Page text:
The NL returned to an 8-team loop, keeping Boston, Chicago, Cincinnati, and Providence in the fold, while adding Buffalo, Cleveland, Syracuse, and Troy, giving the league a strong New York state flavor, if not New York City. NYC would not return to the fold until 1883. Games played increased as a result. It thus became more common to have a second pitcher, who would spell the #1 guy every third or fourth league game. It wasn't exactly a rotation, but it was the first league usage of multiple pitchers.
Providence won the pennant, breaking the Boston Red Caps' streak. The Rhode Island team had gone all-in, bringing in several stars to complement the solid team they had in place. Boston was second, followed by Buffalo, Chicago, and Cincinnati. Syracuse, Cleveland, and Troy, three of the four new clubs, brought up the rear.
Providence had the top two hitters with Paul Hines at .357 and Jim O'Rourke at .348, with King Kelly at a slightly lower .348 for Cincinnati. John O'Rourke hit .341 and Deacon White .330. Charlie Eden hit 31 doubles and "Buttercup" Dickerson 14 triples. Charley Jones led with 85 runs scored, Hines scored 81 runs, George Wright 79, and Kelly 78.
John M. Ward had 47 wins, Will White and Tommy Bond 43 each, and Pud Galvin won 37. Bond led with a 1.96 ERA, White was at 1.99, Ward 2.15. Ward had 239 strikeouts, White 232.
Win Shares data: Among pitchers, Pud Galvin (Buffalo) had 61 WS, J.M. Ward (Providence) 51, Tommy Bond (Boston) 50. Terry Larkin (Chicago) had 39, Will White (Cincinnati) and Jim McCormick (Cleveland) 33.
Position players were led by Paul Hines (Providence) at 22, followed by Charley Jones of Boston with 21, King Kelly (Cincinnati) at 20, then at 17 were Orator Jim O'Rourke (Providence), Ned Williamson (Chicago), Deacon White (Cincinnati), and John O'Rourke (Boston). George Wright played as well as managed (only in this year) for Providence and collected 16 Win Shares.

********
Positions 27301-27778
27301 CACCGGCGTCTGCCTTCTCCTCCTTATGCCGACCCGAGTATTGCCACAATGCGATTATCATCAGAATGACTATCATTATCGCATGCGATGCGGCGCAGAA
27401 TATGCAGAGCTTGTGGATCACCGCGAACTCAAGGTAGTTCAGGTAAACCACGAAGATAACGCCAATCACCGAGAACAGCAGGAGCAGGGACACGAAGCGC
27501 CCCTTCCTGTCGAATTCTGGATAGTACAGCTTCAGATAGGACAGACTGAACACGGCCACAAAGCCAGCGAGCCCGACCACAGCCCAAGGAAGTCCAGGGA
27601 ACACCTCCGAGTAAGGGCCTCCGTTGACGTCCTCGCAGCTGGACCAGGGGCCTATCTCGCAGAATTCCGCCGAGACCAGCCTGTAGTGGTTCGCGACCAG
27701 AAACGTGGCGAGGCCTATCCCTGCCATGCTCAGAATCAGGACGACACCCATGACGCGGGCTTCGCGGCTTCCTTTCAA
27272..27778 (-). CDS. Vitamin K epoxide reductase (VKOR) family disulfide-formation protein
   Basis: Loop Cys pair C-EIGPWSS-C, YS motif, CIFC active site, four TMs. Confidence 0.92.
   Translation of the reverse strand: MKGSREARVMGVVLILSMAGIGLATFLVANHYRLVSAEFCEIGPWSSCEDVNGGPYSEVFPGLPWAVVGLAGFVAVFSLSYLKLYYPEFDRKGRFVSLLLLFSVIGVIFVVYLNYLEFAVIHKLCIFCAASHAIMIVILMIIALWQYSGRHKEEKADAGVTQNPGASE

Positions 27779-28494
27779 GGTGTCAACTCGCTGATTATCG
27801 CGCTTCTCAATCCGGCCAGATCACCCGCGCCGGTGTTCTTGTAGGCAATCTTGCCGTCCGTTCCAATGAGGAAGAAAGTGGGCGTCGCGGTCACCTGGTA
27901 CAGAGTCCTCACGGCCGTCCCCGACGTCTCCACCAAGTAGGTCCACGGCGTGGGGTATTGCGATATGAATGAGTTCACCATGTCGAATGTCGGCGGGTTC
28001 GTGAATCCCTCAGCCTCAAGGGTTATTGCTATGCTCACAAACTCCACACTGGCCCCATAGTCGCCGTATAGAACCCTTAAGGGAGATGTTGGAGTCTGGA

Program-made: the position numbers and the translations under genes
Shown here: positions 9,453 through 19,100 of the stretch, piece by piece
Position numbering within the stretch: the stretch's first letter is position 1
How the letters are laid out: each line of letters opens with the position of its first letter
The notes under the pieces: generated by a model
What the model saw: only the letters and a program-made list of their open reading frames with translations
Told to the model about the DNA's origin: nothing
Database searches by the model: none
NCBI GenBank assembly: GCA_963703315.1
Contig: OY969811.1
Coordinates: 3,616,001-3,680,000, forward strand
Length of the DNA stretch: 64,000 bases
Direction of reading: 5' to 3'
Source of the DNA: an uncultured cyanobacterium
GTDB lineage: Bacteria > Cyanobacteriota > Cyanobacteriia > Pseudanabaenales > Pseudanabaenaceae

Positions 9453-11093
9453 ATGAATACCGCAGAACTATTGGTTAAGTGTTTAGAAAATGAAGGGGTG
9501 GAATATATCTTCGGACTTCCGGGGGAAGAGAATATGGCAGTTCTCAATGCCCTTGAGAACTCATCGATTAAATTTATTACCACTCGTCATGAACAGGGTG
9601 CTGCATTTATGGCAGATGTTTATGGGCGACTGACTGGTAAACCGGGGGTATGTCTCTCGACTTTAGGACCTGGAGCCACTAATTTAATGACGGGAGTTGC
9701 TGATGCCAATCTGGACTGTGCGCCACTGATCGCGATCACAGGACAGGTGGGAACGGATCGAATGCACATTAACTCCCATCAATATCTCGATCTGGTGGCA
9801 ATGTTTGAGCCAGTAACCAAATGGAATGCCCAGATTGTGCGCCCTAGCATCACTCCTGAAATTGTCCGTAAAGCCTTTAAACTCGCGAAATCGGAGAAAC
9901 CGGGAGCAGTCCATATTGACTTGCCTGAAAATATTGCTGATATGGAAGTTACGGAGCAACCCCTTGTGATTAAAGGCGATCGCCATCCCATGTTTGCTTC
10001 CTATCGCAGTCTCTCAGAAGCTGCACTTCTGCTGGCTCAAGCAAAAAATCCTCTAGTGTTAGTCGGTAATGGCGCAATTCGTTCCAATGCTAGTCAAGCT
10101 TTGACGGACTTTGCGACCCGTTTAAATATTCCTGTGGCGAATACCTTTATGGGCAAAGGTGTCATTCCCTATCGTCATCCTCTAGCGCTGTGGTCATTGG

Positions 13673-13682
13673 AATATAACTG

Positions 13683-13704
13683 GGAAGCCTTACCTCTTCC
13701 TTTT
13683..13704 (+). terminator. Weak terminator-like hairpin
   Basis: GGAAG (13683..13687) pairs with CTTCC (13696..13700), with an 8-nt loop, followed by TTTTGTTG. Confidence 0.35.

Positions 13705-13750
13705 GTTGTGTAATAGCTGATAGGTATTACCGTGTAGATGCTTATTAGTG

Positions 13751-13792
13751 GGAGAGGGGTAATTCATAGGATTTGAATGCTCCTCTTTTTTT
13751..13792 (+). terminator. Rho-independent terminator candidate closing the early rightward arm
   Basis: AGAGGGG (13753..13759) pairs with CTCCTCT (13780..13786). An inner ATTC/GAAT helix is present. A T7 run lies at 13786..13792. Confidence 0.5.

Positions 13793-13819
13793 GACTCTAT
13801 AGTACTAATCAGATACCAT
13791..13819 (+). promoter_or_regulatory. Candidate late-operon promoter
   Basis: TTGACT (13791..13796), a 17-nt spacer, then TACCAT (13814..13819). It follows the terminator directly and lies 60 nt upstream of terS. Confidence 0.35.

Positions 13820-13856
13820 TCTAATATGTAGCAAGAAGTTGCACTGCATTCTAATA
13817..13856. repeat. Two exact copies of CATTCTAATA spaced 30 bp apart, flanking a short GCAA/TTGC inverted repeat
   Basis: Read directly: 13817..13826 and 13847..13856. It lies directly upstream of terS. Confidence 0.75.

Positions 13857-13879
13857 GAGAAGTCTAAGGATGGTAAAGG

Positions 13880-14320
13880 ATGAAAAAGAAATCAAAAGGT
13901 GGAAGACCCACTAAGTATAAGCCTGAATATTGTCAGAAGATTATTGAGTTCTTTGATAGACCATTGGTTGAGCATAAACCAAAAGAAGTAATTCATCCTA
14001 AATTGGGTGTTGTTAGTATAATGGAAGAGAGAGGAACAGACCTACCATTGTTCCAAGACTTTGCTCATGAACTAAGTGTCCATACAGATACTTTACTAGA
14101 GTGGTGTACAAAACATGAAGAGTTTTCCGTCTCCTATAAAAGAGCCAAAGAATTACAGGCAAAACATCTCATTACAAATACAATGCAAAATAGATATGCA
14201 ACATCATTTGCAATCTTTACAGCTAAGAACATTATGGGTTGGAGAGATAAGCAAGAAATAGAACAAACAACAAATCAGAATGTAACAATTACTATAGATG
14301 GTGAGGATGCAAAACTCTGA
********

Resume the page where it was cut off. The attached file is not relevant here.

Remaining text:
WARP3 scores: Galvin 3.0; this was Galvin's first full year, after 8 games in the NA in 1875, so I guess he's an NL rookie: Ward 6.3, Bond 6.4 (last great year), Larkin 1.6 (last good year), White 1.6, McCormick 6.8. Position players, Hines 10.5, Jones 9.5 (best year), Kelly 9.2, Jim O'Rourke 7.0, Williamson 7.4, White 8.4 (last big year), John O'Rourke 8.9 (as a 29-year-old "rookie"), Wright 7.5 (last year as regular). Next highest was Silver Flint of Chicago at 6.6.
WAR: Bond 13.4, Ward 9.2, Galvin 6.9, McCormick 5.3, Larkin 3.7 among pitchers, with Jones at 4.9, Hines 4.6, Wright 4.4, Williamson 4.3, Kelly 4.2, John O'Rourke 3.9, White 3.5, Jim O'Rourke 3.3 for position players.
For top player, I'll take Paul Hines for the second year in a row. No Triple Crown this year, but he was the top player on the pennant winners, and as good as anyone. O'Rourke was operating in a helpful hitting environment, and the OPS+ lead was:
Kelly-CIN 184, Jones-BSN 183, O'Rourke-BSN 182, Hines-PRO 180
that's almost a wash, so I'll go with Hines, an excellent defensive player as well. Jones could be the one, but I'll go with Hines since Providence beat out Boston in this season.
#1 Paul Hines, #2 Charley Jones, #3 King Kelly, #4 Deacon White, #5 George Wright.
Best pitcher: John M. Ward, by a slim margin over Tommy Bond. Ward led in wins and strikeouts, finished 2nd to Bond in ERA. Bond also led in WHIP. Again, it's close, so I'll give the edge to the player on the pennant winner. Special mention to Will White as most durable. Amazingly, Ward was also the youngest player in the league, at 19.
#1 John M. Ward, #2 Tommy Bond, #3 Pud Galvin, #4 Terry Larkin, #5 Jim McCormick.
Top rookie: John O'Rourke, with a super year in Boston.
Top manager: George Wright, moving to Providence to get his own team and emerging from his brother's leadership shadow. He played a darn fine shortstop, too. This was his only year in the NL as a manager, though.